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Published On: Fri, Oct 3rd, 2014

ECB starts purchasing rebundled debt in weeks

ECB announced its plans for buying rebundled debt packets in the coming weeks, to boost the flagging euro zone economy.

ECB announced its plans for buying rebundled debt packets in the coming weeks, to boost the flagging euro zone economy.

The European Central Bank announced on Thursday it is planning the purchases оf rebundled debt to start in weeks, as a measure of boosting the sluggish euro area economy. ECB President Mario Draghi said more will be done if needed. The measure is the last one preceding the comprehensive asset purchasing, or quantitative easing.

The announcement comes a month after a multi-directional attack in aid of the economy, comprising cheap bank loans (dubbed TLTROs) and lowered interest rates. According to Draghi, the European Central Bank has been progressing in its efforts, and financing conditions have improved a lot.

Draghi’s comments followed a decision by ECB governors to retain interest rates unaltered, at 0.05 percent. He asked the euro zone countries to strive for their budget targets, as France announced just days earlier that its budget will miss those targets.

Mario Draghi announced a program for purchasing reparceled debt, also termed asset-backed securities (ABS); and covered bonds, which are secured by solid assets, e.g. property. The plan is to start in mid-October, regarding covered bonds, and the purchases of ABS will also commence before the year end. According to the ECB President, this debt’s amount of interest for the central bank was up to 1 trillion euros, but he added the ECB purchases may not reach that amount.

The scope of ECB measures will include debts from Greece and Cyprus, which have junk credit rating. As a measure of prudence, however, those countries need to be covered by a formal international financial program if the European Central Bank is to purchase their debt.

The ECB program is to last two years at least, to stimulate the market for such credit, and also shore up lending to small- and medium-sized companies that are the crucial backbone of the European economy. As Draghi said, the measures will lead to inflation rates returning to ECB goals of close but below 2 percent. By expanding the ECB balance sheet to its early 2012 level, hundreds of billions of euros are expected to come into the euro zone economy.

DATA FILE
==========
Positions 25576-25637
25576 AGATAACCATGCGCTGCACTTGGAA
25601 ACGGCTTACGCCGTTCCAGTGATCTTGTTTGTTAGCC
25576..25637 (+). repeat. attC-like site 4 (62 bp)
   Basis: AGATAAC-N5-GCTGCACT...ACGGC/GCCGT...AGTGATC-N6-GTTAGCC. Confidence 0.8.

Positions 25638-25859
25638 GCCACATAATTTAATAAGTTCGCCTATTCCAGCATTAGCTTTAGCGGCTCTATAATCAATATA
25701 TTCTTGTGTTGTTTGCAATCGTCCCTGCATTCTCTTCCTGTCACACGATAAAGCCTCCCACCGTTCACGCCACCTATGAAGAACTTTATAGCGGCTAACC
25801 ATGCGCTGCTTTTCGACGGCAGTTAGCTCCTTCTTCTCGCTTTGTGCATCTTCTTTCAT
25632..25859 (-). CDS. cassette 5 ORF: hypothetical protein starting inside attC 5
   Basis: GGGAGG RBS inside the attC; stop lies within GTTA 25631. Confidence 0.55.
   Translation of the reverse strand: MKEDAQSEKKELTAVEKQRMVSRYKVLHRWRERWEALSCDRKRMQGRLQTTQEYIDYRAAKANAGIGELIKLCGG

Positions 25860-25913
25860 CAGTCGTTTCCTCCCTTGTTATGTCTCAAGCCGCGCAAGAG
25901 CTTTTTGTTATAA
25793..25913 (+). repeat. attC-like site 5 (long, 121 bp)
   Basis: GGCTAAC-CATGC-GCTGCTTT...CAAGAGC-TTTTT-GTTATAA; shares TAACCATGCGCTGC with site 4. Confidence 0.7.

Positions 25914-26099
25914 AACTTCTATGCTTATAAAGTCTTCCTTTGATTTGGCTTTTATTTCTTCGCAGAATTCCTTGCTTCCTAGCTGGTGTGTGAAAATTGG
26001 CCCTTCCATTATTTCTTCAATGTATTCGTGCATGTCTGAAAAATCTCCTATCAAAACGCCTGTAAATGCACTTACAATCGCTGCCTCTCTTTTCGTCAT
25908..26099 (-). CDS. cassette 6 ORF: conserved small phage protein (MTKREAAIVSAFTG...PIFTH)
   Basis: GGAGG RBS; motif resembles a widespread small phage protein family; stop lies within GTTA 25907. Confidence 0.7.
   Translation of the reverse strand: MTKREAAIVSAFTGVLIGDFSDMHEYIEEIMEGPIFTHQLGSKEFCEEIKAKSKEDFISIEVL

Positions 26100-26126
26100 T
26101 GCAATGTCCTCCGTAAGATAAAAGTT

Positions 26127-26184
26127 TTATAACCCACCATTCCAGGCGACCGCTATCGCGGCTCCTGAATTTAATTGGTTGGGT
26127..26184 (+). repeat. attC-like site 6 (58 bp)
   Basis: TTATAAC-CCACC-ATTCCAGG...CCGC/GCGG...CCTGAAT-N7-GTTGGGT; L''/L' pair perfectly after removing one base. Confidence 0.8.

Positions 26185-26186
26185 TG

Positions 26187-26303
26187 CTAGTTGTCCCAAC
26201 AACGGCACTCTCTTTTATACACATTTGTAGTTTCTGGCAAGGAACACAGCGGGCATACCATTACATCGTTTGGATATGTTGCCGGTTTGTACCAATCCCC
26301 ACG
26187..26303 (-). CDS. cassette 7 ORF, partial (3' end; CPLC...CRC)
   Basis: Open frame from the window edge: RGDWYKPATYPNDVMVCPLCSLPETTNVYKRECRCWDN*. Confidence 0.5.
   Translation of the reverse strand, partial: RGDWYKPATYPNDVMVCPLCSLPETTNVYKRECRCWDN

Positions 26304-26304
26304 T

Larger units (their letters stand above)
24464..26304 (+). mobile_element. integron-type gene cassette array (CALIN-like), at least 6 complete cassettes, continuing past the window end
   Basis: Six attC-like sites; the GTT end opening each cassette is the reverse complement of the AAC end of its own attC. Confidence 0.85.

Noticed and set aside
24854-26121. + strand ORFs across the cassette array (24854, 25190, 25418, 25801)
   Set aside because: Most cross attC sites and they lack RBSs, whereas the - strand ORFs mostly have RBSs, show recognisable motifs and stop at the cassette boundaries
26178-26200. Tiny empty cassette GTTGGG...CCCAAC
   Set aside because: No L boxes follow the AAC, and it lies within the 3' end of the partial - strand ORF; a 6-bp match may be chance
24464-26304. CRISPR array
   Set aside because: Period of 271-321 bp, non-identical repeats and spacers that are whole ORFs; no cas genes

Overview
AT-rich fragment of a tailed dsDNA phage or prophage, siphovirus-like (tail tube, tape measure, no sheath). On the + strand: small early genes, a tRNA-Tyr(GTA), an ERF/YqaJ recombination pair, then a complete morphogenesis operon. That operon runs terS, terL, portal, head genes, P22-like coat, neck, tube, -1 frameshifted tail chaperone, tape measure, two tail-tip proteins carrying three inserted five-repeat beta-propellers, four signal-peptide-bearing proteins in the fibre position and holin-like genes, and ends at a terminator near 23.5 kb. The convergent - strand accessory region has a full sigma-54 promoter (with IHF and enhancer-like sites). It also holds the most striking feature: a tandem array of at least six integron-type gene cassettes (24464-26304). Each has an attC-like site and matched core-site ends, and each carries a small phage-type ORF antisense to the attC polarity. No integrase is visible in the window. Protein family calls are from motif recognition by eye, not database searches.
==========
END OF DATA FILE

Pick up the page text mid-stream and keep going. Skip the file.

Market analysis and economists are not certain about ECB achieving its goals by purchasing ABS. The average expectations are for an amount of 200 billion euros for a year, in purchases of ABS and covered bonds.

Last month, another lending scheme was started, with banks being offered cheap four-year loans amounting up to 400 billon, and the take-up was not rewarding.

With the euro zone grappling on the brink of deflation, market expectations have soared for upcoming ECB quantitative easing. According to Draghi, the ECB council were unanimous about taking further measures if necessary, which commonly means QE is in the plans. However, that is a move that the ECB will have difficulty taking due to stiff internal opposition.

The euro rose against the dollar; euro zone bond yields also rose as Draghi did not give any clues of an upcoming sovereign bond-purchasing program.

Opposition against a quantitative easing program comes from several directions. One of them, the Bundesbank governor Jens Weidmann, who is not optimistic about the success of ABS purchasing. His predecessor Axel Weber is firmly opposed as well; he resigned over a similar ECB bond purchasing program earlier. Hans-Werner Sinn, heading the German IFO, an influential economic research institute, strongly emphasized how sensitive the issue is in Germany.

ABS are created as banks pool mortgages and loans (corporate, credit card or auto loans); then banks sell them to insurers and pension funds. Now they will also sell them to the European Central Bank. Similarly, covered bonds are financial instruments; however, their underlying assets are ringfenced, so they are safer. Thus if a bank goes bust, the underlying assets remain.

ECB’s governor asked euro area governments to support the purchasing plan by guarantees on ABS tranches with risk involved, to enhance market security and encourage other buyers. Germany and France have opposed that.

The only development in the direction of the ECB plan up until now is a massive fall of the euro to nearly two-year lows; that is expected to strongly stimulate European exporters.

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